Years ago, I did not know that the loneliness I was experiencing was very normal. In fact, most police spouses experience loneliness, on some level, at some point. If you are finding yourself lonely and missing your spouse, then I want you to know, you are not alone.
I am not so physically lonely now because I have little ones & lots of animals to occupy my time and company. However, I am now in the stage of my life where I can feel emotionally lonely if I do not allow myself to be intentional and make time for my husband and I to be together. Keeping your time protected, as a couple is incredibly important.
Let’s talk real quick about what loneliness actually is. It is not only feeling alone but also being physically alone.
Meaning, there is a difference between feeling lonely and physically being alone. This can be hard to differentiate when we are struggling with loneliness and/or being alone.
One thing to remember:
While our spouses may work opposite schedules than us at times or long hours, it is important to remember that these factors are not unique to law enforcement.
Many other careers experience shift work, long hours and conflicting schedules. Firefighters, other first responders, military members, doctors and pilots are just a few.
So sometimes we think we are all alone and no one is going through what we are going through. And I will admit, in the thick of it, it can 100% feel that way. But the truth is, many people may be feeling what we are feeling. Unfortunately, those people can just be harder to find.
I also know in my early years as a police spouse I had a hard time seeing past my hard situation to even think that others were in my shoes because let’s face it, many were not.
So while we may be physically alone, there are other spouses physically alone, too.
So what can you do about it?
Let’s talk about some ways to navigate feeling lonely and being physically alone.
Tell Your Spouse
While your spouse probably can’t change his/her schedule, what they can do is be intentional about your time together during the off days to help minimize those feelings. Talk to your spouse. Maybe they are not aware of how you are feeling. Now is it a good idea to tell them while they are working? Probably not. But during a time that you are both able to have a discussion, let your spouse know how you feel so you can work towards minimizing those feelings. Often times, a connection is lacking if you are feeling lonely (again, different than being physically alone).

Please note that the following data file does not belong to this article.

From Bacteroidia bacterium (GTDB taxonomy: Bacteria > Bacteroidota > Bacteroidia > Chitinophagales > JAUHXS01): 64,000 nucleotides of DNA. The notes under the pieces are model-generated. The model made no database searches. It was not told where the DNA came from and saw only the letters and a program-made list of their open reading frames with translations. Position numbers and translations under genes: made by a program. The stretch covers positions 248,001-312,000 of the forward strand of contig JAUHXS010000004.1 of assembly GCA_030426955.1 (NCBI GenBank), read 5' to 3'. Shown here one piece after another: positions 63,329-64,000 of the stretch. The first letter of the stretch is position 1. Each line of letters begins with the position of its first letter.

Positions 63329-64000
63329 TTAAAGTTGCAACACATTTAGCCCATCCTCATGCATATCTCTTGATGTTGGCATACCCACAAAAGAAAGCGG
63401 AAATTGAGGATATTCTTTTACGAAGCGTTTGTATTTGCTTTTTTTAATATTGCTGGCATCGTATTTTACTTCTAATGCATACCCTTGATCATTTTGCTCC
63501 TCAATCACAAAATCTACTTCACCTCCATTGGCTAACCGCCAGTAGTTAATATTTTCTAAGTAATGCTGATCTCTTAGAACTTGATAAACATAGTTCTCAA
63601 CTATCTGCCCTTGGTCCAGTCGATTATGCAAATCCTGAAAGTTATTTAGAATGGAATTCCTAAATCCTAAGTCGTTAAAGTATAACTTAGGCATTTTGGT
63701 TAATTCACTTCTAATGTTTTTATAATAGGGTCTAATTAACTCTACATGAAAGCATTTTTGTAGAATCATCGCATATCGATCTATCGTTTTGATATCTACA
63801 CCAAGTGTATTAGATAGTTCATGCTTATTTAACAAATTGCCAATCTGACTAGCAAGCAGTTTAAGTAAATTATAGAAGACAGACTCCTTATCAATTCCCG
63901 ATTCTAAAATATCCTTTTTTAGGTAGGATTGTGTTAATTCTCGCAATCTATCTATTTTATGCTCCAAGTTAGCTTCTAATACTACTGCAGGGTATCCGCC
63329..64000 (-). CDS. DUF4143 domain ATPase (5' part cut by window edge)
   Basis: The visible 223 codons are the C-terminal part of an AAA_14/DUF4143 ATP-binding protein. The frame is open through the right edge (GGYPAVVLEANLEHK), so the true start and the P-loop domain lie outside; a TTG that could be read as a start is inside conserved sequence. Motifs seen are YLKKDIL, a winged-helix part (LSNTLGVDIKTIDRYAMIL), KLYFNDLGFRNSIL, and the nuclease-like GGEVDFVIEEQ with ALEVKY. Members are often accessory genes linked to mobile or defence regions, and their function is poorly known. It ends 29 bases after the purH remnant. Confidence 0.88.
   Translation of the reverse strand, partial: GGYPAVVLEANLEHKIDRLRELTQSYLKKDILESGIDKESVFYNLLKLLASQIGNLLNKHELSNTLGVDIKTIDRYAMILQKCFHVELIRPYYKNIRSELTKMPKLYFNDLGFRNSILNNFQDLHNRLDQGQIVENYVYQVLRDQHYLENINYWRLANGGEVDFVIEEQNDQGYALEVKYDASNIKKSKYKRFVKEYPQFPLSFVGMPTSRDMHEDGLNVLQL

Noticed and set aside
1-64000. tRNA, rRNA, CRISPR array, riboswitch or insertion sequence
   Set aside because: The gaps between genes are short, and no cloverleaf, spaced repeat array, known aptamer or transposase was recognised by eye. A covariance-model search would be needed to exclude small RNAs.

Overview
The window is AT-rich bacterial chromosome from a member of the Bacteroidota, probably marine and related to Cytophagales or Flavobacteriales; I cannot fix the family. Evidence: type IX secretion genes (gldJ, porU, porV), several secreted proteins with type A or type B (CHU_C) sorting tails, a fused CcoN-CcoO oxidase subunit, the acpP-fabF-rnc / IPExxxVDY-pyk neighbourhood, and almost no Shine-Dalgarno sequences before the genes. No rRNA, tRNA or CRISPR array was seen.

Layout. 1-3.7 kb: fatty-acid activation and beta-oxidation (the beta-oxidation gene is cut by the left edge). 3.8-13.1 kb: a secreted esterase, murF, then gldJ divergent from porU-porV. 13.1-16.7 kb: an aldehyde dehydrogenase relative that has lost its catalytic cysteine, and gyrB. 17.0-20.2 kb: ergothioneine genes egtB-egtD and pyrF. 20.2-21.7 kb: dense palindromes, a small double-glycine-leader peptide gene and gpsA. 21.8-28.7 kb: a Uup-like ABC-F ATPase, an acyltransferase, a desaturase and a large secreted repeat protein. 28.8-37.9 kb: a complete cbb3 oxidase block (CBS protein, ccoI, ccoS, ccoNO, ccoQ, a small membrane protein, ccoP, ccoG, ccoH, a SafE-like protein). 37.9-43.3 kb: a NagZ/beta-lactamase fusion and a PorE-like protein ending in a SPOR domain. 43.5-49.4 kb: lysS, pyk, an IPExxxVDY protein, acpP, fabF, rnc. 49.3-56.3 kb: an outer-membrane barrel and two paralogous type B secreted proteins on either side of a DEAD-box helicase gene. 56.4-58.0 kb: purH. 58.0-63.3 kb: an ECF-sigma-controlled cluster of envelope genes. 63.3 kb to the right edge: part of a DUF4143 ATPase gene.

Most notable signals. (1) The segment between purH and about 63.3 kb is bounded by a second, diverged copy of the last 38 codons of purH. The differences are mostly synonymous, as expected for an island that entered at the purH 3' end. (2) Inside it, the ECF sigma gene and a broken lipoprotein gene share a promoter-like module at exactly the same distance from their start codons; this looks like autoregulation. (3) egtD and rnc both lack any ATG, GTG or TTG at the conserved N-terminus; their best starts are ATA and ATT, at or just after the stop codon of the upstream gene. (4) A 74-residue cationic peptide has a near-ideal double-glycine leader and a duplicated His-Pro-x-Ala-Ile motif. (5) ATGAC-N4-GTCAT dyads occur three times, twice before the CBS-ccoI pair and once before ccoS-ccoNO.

If you are physically alone and struggling, try this
One thing that helped me was to find friends in similar shoes. Does this mean they are always POLICE SPOUSES? NO!!
I think we need to get out of our head that we need to be friends with spouses from the department or other police spouses to help us navigate this lifestyle. Can you be friends with them? Of course!!
But any support system will do!
During one of my hardest seasons as a new mother and police wife, I became best friends with a military spouse. Her husband had a different schedule than my husband but she experienced a deployment and many other sacrifices as a Marine wife. We walked similar paths and we understood each other.
One of my other very close friends is married to a man that owns a car dealership. We connect on many levels because her husband works very long hours usually 6 days a week.
Knowing that you have at least one person you can lean on (of the same gender as you unless it is family) and possibly be with when your spouse is working to reduce the time you are physically alone, can help with building connections.
Take advantage of the alone time and do something for yourself
Knowing that you may experience periods of being physically alone due schedules, try to flip your perspective into one that benefits you.
Can you use this alone time to find a new hobby? Start doing something you love again? Use this time as “me” time?
While constant alone time is never fun, small amounts of it can be healthy and be beneficial for you if you decide to use that time to your advantage.
I’ll be honest, it took me personally a while to change that mindset and get to that point, but when I did, I was much happier.
If you are wanting more tips on loneliness or dealing with fear as a police spouse, be sure to sign up for the lifetime level pass during The 4th Annual Police Wife Conference (April 25th-29th, 2022) as I will be holding a webinar on this topic for all lifetime pass holders. It will be live but a replay will also be available. YOU CAN SIGN UP FOR THE CONFERENCE (ALL VIRTUAL) HERE.
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